What the papers say
Journalist Liz Kennedy takes a look at what is making the headlines in Friday's newspapers.
It's a Titanic year for tourism - that's the marketing mantra, but the term Northern Ireland is causing confusion for visitors, they tell us.
The border "befuddles"; that is what delegates have been saying at a tourism conference in Belfast.
The "befuddled" are the north Americans and they are getting confused about the Irish border, it seems.
That is the lead in theBelfast Telegraphand "border befuddlement" is thought to be affecting tourism, because marketing Northern Ireland as a separate entity from the south is too confusing.
When the keynote speaker at the conference, Roger Brooks from Seattle, typed the name of his hotel in Belfast into an internet search engine, he was told there "is no Belfast in Ireland".
TheNews Lettercontinues the theme, but says that Tourism Minister Arlene Foster has defended "the unique identity" of Northern Ireland.
It reports that when Mr Brooks then looked for Belfast in the United Kingdom, he could not find it either, but was told there was a Belfast in Ohio.
And looking south of the Irish border, harsh words for Mr Ahern.
He has taken a severe drubbing.
And Fianna Fail met on Thursday night to begin what theIrish Newscalls "the process of expelling" Bertie Ahern from the party.
TheIrish Timeslooks very sombre this morning, with a headline "corruption and abuse of power 'endemic' in politics".
And it carries the Mahon report's recommendation that courts should be allowed to ban members of the Oireachtas - who are convicted of bribery - from holding public office and remove their pension rights.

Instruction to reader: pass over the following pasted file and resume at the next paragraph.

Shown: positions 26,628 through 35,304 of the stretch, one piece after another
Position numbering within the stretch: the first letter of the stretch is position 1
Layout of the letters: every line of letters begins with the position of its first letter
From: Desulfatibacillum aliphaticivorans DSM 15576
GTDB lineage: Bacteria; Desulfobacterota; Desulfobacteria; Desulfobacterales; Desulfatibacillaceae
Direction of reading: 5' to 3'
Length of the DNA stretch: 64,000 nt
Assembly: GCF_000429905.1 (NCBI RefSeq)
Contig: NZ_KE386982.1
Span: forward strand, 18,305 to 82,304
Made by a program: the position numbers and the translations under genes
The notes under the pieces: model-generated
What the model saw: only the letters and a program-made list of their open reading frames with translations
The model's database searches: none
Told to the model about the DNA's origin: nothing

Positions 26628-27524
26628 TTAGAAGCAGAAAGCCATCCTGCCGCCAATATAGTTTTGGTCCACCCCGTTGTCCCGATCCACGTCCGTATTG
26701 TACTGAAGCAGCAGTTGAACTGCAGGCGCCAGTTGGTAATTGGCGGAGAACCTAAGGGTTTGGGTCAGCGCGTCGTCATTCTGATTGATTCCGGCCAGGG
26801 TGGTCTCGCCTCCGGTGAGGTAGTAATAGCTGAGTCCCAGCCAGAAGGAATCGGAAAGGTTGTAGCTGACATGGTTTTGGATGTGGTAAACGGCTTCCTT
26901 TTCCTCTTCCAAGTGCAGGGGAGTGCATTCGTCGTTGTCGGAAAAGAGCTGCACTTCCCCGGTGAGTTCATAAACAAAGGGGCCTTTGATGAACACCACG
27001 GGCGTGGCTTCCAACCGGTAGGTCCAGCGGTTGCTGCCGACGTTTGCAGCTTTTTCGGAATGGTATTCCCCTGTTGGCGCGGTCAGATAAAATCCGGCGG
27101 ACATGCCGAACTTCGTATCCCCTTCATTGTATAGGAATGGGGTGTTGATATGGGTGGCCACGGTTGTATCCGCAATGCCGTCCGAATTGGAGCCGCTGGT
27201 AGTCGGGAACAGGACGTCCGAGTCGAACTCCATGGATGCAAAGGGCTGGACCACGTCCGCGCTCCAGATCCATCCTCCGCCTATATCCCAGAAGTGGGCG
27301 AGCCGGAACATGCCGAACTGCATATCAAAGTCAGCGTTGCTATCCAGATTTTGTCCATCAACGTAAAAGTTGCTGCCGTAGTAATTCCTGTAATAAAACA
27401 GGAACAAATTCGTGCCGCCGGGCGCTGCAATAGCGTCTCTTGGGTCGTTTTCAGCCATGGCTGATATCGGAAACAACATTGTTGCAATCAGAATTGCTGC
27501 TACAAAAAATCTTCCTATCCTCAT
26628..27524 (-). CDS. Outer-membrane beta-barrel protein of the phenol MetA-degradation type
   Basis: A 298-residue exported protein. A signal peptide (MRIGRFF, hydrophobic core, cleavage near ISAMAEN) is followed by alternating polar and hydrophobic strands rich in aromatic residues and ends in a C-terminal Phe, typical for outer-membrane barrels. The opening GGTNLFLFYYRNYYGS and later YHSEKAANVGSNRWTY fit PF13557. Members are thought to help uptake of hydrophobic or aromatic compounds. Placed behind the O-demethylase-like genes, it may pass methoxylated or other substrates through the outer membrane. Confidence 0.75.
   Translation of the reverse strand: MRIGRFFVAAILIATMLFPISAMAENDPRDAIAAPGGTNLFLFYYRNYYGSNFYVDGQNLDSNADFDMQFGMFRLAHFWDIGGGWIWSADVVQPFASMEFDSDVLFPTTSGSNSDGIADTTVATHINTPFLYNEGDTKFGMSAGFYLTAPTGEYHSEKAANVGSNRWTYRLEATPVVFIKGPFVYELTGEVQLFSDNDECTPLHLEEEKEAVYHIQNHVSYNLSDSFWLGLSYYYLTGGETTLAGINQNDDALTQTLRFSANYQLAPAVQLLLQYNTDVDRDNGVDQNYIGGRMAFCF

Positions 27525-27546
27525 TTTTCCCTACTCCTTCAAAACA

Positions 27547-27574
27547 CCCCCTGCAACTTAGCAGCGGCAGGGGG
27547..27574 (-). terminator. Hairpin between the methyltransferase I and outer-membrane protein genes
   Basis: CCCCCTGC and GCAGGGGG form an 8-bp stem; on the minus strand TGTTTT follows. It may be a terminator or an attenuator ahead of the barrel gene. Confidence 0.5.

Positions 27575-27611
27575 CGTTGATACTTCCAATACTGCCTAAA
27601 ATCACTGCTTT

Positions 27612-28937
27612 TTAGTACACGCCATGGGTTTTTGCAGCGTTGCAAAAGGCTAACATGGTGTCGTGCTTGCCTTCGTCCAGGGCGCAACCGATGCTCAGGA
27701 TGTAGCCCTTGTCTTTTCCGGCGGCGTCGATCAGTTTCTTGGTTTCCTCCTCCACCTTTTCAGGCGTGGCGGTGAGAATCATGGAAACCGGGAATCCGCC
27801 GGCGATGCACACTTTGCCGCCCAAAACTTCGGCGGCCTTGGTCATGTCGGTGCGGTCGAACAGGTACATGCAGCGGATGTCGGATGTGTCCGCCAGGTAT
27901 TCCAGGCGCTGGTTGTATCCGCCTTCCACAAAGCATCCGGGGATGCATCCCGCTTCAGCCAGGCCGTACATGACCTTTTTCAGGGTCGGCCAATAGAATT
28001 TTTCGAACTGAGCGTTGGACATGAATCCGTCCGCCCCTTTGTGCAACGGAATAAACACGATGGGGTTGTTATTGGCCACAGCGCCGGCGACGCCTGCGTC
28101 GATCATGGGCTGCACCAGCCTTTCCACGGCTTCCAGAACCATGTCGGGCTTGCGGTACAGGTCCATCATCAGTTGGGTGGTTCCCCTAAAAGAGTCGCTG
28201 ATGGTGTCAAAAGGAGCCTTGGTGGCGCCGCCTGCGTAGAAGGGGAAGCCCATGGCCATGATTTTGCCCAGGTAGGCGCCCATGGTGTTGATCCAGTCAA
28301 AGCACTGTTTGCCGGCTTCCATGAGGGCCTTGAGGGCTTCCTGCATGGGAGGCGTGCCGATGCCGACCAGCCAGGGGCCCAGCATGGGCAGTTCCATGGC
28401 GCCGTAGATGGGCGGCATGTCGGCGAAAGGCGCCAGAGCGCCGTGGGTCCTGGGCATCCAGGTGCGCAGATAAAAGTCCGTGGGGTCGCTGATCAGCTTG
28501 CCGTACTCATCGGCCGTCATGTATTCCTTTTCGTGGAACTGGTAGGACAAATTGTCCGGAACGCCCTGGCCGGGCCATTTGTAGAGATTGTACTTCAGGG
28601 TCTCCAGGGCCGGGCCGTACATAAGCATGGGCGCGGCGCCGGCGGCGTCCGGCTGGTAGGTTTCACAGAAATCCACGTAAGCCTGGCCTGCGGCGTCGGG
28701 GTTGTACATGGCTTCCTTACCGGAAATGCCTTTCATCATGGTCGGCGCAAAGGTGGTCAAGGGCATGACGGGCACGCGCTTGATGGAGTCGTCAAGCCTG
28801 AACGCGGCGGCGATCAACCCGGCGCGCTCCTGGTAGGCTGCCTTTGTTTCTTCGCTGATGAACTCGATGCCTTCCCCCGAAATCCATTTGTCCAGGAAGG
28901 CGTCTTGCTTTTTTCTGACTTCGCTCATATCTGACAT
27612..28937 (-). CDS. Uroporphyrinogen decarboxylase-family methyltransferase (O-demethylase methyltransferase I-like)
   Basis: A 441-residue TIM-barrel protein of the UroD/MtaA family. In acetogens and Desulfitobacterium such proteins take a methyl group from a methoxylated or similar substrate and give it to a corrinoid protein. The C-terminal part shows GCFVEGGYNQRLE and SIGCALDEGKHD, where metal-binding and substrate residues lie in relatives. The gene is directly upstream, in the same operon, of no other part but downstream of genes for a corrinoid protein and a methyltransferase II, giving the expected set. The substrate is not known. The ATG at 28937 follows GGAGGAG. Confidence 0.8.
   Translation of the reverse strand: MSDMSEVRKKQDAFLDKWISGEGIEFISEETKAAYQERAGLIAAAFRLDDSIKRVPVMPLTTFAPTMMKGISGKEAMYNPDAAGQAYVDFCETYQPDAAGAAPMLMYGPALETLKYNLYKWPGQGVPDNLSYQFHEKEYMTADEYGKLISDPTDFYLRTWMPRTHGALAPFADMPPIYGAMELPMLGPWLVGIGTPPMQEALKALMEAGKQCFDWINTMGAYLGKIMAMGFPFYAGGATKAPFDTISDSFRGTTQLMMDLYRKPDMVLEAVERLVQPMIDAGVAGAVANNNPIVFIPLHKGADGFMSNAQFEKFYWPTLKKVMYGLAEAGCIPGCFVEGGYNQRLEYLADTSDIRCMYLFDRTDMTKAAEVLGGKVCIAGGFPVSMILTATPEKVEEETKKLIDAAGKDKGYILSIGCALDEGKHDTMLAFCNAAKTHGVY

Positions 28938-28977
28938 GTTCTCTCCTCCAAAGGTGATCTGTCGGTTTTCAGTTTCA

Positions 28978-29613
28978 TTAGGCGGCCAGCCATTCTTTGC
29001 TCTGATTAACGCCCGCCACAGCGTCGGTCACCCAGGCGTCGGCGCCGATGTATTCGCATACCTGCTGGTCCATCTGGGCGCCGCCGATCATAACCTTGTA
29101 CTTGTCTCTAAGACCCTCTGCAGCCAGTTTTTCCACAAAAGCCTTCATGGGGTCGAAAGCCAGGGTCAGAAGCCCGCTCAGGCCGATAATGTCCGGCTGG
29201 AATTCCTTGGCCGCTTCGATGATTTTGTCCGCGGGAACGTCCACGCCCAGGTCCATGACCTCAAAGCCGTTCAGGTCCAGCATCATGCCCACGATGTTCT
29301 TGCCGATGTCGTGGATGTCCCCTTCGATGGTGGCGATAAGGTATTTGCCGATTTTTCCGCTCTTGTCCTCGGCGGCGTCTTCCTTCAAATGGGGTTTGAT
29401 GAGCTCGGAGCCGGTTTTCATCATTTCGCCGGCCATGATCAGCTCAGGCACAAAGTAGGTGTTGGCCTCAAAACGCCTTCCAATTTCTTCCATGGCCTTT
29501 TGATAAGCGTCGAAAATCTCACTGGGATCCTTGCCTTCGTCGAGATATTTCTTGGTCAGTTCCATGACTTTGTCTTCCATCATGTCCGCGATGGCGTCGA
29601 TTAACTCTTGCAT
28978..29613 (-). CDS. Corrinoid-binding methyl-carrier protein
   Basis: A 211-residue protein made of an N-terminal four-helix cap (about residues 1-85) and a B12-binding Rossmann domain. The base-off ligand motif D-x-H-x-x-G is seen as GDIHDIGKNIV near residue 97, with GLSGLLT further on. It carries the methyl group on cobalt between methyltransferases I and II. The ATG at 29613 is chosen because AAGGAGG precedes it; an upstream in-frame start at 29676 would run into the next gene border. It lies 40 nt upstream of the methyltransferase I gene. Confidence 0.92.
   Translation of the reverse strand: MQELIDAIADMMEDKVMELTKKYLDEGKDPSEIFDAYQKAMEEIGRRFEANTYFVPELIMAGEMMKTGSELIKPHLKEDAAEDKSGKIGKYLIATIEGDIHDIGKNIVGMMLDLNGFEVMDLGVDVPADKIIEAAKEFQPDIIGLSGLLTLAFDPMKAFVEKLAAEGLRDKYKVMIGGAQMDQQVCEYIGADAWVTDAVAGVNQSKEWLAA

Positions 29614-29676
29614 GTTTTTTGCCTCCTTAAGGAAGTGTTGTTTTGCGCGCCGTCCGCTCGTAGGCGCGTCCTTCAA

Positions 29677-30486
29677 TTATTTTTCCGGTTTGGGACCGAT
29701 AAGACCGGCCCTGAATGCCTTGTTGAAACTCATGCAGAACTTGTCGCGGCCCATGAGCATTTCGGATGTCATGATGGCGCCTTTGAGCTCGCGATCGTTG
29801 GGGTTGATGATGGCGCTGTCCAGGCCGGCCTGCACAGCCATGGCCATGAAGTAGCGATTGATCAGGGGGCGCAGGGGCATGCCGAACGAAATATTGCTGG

TheIrish Independentsays that it may have taken 15 years for Mr Justice Alan Mahon and his colleagues to come to their conclusions, but that it was worth every euro and that the situation of endemic corruption was "shameful and sickening and we've had enough of it".
Meanwhile, George Osborne's budget is still making many ripples, if not waves of opposition.
TheSunsays voters "savaged" the chancellor after his budget, but that it was "so nasty to hit pasties".
Currently all food except hot food carries VAT, but if the Treasury rubber stamps the proposal to impose VAT, that may change.
TheGuardianfocuses on what it calls the "wrath of the drinks industry" over the proposed measures by David Cameron to introduce legislation on a minimum price for alcohol.
But back to the Budget.
You cross Britain's pensioners "at your peril".
That is theDaily Mailview. It thinks the chancellor may "rue the day" he came up with what is now widely known as the "Granny tax".
But theDaily Telegraphreports the words of a Treasury minister who says the tax is "fair".
TheIndependentdubs the proposals "reasonable and just".
That's the paper with a front page picture of two hockey-stick wielding models.
The Independent is edited by David Walliams on Friday for Sport Relief - just a coincidence - that one of the girls is his wife, Lara Stone.
And finally, eating too much, why not munch on a seaweed loaf?
That's the key to a good breakfast, according to the Daily Mail.
Scientists from Sheffield's Hallam University fed healthy but overweight men scrambled eggs on seaweed bread for breakfast and they ate fewer calories all day. So good news for dulse then.